Buying a used car can be a fun, yet challenging, endeavor. As consumers, we should aim for the best possible deal on a reliable vehicle that won’t rack up additional costs as soon as we get behind the wheel. Here are three ways to inspect a used car to help ensure its quality before buying.
Even if you’re somewhat inexperienced with cars and auto repairs, it’s important to do a basic inspection of the car. Some of the things you should check to make sure the vehicle is in good condition:
- Check the tire treads for excessive wear
- Check the headlights and floorboards for signs of moisture, which could indicate if the car has been in a flood
- Look closely at the paint job for signs someone may have painted over rust
- Drive the car with the radio off and listen for any strange sounds
If you proceed to buy the vehicle after your self-check, you could still protect against serious problems that may arise by getting an extended warranty.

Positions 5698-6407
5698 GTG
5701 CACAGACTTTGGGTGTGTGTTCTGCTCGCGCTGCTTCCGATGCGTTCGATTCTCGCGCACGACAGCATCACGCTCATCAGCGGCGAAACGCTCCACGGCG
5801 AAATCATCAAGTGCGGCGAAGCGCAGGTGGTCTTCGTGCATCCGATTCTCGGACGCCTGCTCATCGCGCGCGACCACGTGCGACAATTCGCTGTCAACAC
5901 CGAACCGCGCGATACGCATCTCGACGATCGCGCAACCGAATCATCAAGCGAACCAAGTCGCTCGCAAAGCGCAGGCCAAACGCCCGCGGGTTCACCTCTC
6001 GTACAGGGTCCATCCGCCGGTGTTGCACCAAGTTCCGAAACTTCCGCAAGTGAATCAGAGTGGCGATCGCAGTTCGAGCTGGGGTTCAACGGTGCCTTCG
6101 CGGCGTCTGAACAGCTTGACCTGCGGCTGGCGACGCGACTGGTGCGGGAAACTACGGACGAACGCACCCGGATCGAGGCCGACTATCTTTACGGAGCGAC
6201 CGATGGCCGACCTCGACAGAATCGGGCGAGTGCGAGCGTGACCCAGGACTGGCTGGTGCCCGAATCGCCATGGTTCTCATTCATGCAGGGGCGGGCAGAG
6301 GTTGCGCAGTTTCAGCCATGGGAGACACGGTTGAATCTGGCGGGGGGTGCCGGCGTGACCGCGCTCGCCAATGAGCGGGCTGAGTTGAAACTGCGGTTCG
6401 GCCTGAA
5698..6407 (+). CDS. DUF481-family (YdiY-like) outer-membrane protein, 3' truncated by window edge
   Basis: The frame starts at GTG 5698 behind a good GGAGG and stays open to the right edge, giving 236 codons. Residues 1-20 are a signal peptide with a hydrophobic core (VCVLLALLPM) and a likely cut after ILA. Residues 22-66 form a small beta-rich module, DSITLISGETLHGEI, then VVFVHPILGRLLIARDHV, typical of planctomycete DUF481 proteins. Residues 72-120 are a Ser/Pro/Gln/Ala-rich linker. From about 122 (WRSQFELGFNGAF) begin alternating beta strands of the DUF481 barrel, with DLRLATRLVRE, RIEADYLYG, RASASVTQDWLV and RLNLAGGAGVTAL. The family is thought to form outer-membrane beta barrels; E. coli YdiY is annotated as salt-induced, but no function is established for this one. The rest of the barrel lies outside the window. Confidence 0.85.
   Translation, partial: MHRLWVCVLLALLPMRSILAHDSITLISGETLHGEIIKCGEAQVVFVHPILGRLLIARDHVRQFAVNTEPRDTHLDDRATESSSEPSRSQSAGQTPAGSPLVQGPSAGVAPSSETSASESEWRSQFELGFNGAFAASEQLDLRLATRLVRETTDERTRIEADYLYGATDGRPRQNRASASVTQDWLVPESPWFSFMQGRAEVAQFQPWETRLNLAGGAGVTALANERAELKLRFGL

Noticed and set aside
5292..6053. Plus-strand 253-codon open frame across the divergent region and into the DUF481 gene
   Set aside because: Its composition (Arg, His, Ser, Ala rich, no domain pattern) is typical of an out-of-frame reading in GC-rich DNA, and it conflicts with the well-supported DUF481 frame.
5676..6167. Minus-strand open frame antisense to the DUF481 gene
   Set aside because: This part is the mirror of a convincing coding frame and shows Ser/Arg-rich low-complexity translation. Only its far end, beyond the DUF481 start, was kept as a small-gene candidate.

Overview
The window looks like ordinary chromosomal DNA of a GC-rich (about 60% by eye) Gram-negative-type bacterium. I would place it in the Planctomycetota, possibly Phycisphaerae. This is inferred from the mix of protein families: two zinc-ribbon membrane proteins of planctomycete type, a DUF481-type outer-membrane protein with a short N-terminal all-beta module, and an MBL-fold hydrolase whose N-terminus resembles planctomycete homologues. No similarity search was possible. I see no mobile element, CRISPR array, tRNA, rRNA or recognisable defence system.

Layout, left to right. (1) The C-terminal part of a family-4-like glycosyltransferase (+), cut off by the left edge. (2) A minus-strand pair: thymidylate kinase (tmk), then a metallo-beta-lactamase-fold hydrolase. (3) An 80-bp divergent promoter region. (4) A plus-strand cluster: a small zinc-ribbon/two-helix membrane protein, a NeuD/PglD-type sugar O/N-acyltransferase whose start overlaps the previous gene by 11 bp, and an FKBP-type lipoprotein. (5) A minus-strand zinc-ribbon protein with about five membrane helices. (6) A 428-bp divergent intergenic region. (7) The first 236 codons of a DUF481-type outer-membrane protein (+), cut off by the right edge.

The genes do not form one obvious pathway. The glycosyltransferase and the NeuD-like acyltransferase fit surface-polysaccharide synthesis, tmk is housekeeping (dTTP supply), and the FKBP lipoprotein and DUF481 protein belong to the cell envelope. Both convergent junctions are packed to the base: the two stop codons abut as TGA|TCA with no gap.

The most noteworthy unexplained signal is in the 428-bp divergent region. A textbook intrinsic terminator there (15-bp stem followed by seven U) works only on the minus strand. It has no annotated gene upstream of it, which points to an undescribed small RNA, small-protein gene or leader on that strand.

Ask the Pros & Trusted Friends
To determine the quality of a used car, you should consider hiring a trusted mechanic who can conduct a thorough examination of the vehicle. Trusted mechanics may find things you didn’t notice such as structural issues or engine problems. They could raise questions you may not have thought to ask, and identify whether the car is driving the way it should. The cost of having a professional check the vehicle could end up saving you a great deal of money in the long run.
It’s also a good idea to bring a trusted friend or family member with you during the inspection and buying process. Someone who’s not invested in the outcome could be more objective than you under the circumstances, alerting you to an issue you may have missed or preventing you from making an impulsive decision.
Check the Records
All cars have a unique Vehicle Identification Number (VIN) that can help you determine the car’s history. Online services, such as Carfax, use the VIN to provide you with a detailed report of the car’s records. These records could tell you whether a vehicle has been totaled or how many times it has been in a collision. Only after checking the records, assuming your other inspections pass muster, should you then consider how you will finance the purchase.